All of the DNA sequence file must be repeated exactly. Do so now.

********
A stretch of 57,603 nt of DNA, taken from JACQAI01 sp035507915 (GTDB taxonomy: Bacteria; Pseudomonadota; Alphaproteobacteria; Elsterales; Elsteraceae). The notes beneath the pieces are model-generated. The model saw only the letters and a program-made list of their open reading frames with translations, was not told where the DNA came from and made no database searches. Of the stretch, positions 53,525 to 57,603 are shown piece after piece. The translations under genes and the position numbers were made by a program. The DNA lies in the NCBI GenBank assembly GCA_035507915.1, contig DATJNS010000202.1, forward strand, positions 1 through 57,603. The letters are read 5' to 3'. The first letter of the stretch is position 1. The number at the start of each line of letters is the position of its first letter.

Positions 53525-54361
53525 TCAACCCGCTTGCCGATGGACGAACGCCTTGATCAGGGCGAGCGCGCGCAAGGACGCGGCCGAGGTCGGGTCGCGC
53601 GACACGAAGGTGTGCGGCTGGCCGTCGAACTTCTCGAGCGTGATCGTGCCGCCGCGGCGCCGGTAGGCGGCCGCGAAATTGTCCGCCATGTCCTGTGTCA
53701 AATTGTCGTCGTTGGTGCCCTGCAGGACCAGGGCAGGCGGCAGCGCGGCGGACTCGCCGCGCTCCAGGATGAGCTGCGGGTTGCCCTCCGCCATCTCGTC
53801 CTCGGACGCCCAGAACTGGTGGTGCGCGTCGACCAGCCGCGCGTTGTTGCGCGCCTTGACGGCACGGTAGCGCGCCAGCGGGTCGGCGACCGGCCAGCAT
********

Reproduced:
A stretch of 57,603 nt of DNA, taken from JACQAI01 sp035507915 (GTDB taxonomy: Bacteria; Pseudomonadota; Alphaproteobacteria; Elsterales; Elsteraceae). The notes beneath the pieces are model-generated. The model saw only the letters and a program-made list of their open reading frames with translations, was not told where the DNA came from and made no database searches. Of the stretch, positions 53,525 to 57,603 are shown piece after piece. The translations under genes and the position numbers were made by a program. The DNA lies in the NCBI GenBank assembly GCA_035507915.1, contig DATJNS010000202.1, forward strand, positions 1 through 57,603. The letters are read 5' to 3'. The first letter of the stretch is position 1. The number at the start of each line of letters is the position of its first letter.

Positions 53525-54361
53525 TCAACCCGCTTGCCGATGGACGAACGCCTTGATCAGGGCGAGCGCGCGCAAGGACGCGGCCGAGGTCGGGTCGCGC
53601 GACACGAAGGTGTGCGGCTGGCCGTCGAACTTCTCGAGCGTGATCGTGCCGCCGCGGCGCCGGTAGGCGGCCGCGAAATTGTCCGCCATGTCCTGTGTCA
53701 AATTGTCGTCGTTGGTGCCCTGCAGGACCAGGGCAGGCGGCAGCGCGGCGGACTCGCCGCGCTCCAGGATGAGCTGCGGGTTGCCCTCCGCCATCTCGTC
53801 CTCGGACGCCCAGAACTGGTGGTGCGCGTCGACCAGCCGCGCGTTGTTGCGCGCCTTGACGGCACGGTAGCGCGCCAGCGGGTCGGCGACCGGCCAGCAT